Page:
One of the biggest complaints I hear from people when it comes to improving their diets and eating healthier is that “health food is so expensive!”. People can’t seem to understand that sure it CAN be, but does NOT HAVE to be! Here are some simple tips that will help you and your family eat healthier while still staying under the food budget!
1. In-season produce is often less expensive; asparagus in the Spring, zucchini in Summer, pears in Fall and leafy greens in Winter. See below to find out when different produce is in season!
2. Locate and investigate the Farmer’s markets in your area. Local produce has not traveled long distances so it is often in better condition, lower-priced and treated with fewer chemicals.
3. Where available, picking your own berries and other produce provides a good workout and great family outing.
4. Growing your own herbs, veggies, or fruit in a yard, patio or sunny windowsill is inexpensive and rewarding. This is a great project to get kids involved in and can teach them a sense of responsibility through taking care of the plants and pride through watching them grow!
5. Buy only as much fresh produce as you will use within 3-4 days. After that, the nutritional value decreases. Throwing away food is expensive; use overripe fruit like bananas and peaches for baking purposes.
6. Choose canned or frozen fruits and veggies when fresh is expensive or unavailable, but remember to avoid added sugar and salt. Always read food labels.
7. To prevent impulsive shopping, always shop for groceries with a list.
8. Shop on a full stomach to avoid unplanned purchases or choosing convenience foods low in nutrition.
9. Use coupons only for products you were planning to buy anyway. Try to combine sale items with coupons for extra savings. Just because you have a great coupon for something does not mean you have to use it!
10. Try store-brand products; you may not find much difference between these and the more expensive brand names.
11. Where bulk foods are available, choose to scoop your own grans, beans, cereal, nuts, etc.You’ll save money by buying only what you need.
12. Buy juice as frozen concentrate instead of ready to use bottles or cartons. The nutritional content is the same. Just make sure to choose only 100% fruit juices.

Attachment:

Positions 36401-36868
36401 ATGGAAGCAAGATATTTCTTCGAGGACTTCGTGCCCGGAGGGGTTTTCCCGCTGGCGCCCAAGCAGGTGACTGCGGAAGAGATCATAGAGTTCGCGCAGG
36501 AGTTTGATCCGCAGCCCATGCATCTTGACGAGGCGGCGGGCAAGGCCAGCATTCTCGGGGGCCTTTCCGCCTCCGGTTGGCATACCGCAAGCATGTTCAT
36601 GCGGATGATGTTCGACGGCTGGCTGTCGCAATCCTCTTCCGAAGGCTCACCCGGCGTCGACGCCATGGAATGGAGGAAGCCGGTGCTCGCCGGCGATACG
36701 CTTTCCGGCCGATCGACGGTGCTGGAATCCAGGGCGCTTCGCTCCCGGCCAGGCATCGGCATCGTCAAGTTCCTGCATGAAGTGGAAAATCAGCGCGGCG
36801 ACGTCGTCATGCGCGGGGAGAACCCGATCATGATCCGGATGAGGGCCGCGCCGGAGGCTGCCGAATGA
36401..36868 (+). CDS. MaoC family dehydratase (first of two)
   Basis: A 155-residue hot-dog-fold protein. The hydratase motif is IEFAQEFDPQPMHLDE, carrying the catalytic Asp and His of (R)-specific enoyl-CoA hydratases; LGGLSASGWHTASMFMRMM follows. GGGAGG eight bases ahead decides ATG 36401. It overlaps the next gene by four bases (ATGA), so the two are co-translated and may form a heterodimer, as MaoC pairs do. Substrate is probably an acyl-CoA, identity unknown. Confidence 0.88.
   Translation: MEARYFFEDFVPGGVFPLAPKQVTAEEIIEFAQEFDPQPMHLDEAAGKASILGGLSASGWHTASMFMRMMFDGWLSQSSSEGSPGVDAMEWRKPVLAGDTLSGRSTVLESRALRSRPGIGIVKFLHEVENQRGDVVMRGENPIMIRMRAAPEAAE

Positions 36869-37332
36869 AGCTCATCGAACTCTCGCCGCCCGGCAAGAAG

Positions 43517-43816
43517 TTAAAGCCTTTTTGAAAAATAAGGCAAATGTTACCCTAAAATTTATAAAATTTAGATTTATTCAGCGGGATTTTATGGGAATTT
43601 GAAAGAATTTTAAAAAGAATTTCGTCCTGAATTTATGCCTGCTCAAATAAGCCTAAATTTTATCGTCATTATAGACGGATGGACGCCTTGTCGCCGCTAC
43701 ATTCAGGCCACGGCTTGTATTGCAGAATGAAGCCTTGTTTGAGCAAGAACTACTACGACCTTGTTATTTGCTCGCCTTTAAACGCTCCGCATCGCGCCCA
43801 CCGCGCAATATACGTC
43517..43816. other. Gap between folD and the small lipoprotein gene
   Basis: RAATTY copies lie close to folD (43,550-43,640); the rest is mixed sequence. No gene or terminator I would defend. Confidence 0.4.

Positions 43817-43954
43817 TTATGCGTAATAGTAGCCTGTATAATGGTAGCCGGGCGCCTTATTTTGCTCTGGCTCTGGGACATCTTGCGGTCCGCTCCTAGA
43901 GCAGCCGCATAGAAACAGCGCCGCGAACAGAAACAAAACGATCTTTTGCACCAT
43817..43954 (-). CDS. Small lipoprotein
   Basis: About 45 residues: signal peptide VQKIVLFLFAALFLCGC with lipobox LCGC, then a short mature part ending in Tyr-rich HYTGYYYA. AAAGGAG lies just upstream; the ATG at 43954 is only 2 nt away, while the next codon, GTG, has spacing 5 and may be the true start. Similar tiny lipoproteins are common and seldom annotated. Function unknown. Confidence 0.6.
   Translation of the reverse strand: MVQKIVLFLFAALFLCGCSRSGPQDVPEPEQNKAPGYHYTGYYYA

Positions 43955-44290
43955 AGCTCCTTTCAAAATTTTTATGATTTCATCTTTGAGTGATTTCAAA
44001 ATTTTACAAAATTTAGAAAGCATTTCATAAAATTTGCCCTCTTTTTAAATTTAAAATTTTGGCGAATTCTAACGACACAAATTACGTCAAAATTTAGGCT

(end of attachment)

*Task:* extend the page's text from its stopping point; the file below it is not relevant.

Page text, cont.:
13. Buy plain brown rice or other whole grains and add your own herbs and spices, instead of prepackaged blends that are often high in sodium.
14. Purchase plain, non-fat yogurt and add your own chopped apples, dash of cinnamon and drop of pure vanilla or stevia. You’ll get less sugar for less money!
15. Instead of a gallon of ice cream, buy popsicles or ice cream sandwiches (or try soy versions). Although individually packaged options cost more per unit, they will help you control portion sizes and in turn save money. Other great sweet, cold options include sorbet and frozen yogurt! Buy plain frozen yogurt and add your own fruit, toppings, and stevia or pure vanilla to sweeten!
16. Decide which convenience foods you REALLY need. Would you rather slice mushrooms or tear your own lettuce leaves than buy pre-packaged options? Or is reduced prep time well work a few extra dollars?
17. Take your kids with you to the store!! Not only will it help them learn to make smart food choices, but you will tend to be more quick and efficient in your shopping.
18. Make you own sandwiches so you can control the amount of mayo or mustard you put on. Load your sandwiches with fresh veggies. Make sure to choose fiber-rich, whole grain bread or pitas.
19. Keep a bottle of water with you all day long instead of buy sodas. Water has no calories, caffeine or sugar. Avoid the soda/juice aisle all together!
20. Bring your own lunch to work instead of buying it. Stir fry or veggie pasta leftovers can be quickly heated up in the microwave. Bonus: Since you won’t sit in a restaurant or wait in a line, you’ll have time for a midday walk!
21. Rather than going to the vending machine, bring snacks from home with you for the day. Fresh fruit salad, raisins or other dried fruits, unsalted raw nuts, raw veggies, baked blue corn chips, or Greek yogurt and granola make excellent quick snacks.
22. Instead of buying deli turkey by the pound, purchase whole turkey breast, roast it in the oven, slice into individual portions and freeze in zip-top backs until needed.
23. When you purchase meat, divide it into 3 ounce servings (the size of a deck of cards) and place in freezer safe bags or containers. This will help control portion sizes and encourage you to use less meat in casseroles, stir fries, and pasta sauces.
24. Always keep a few cans of beans on hand to use as a meat substitute in various dishes.
25. Cutting down on meat leaves more money to buy a variety of veggies, even out of season. Eating a variety of foods will make smaller portions of meat less noticeable.
26. When you’re too tired or busy to cook a full meal, don’t fall into the expensive trap of going out to eat. Instead, make a veggie-filled sandwich or have soup and whole grain crackers.
27. Always freeze leftovers (rather than refrigerate them) unless you will definitely use them the next day.
28. Try making your own salad dressing with olive oil, flavored vinegar and your favorite seasonings.
29. Since baked goods freeze well, make muffins and quick breads in large quantities.Include whole grains, shredded veggies and fresh or dried fruits.
30. Create your own trail mix with unsalted nuts, whole-grain granola, pretzels and chopped dried fruits in place of the store-bought kind, which often contain excess salt, sugar, and saturated fats.
31. Remember that eating healthfully now will save money on health costs in the future. Fill your plate with two-thirds (or more) of vegetables, fruits, whole grains and beans and one-third (or less) animal foods.
Head over to the “Meal Plan” tab to receive your Free copy of my Fat Shredding Diet Plan!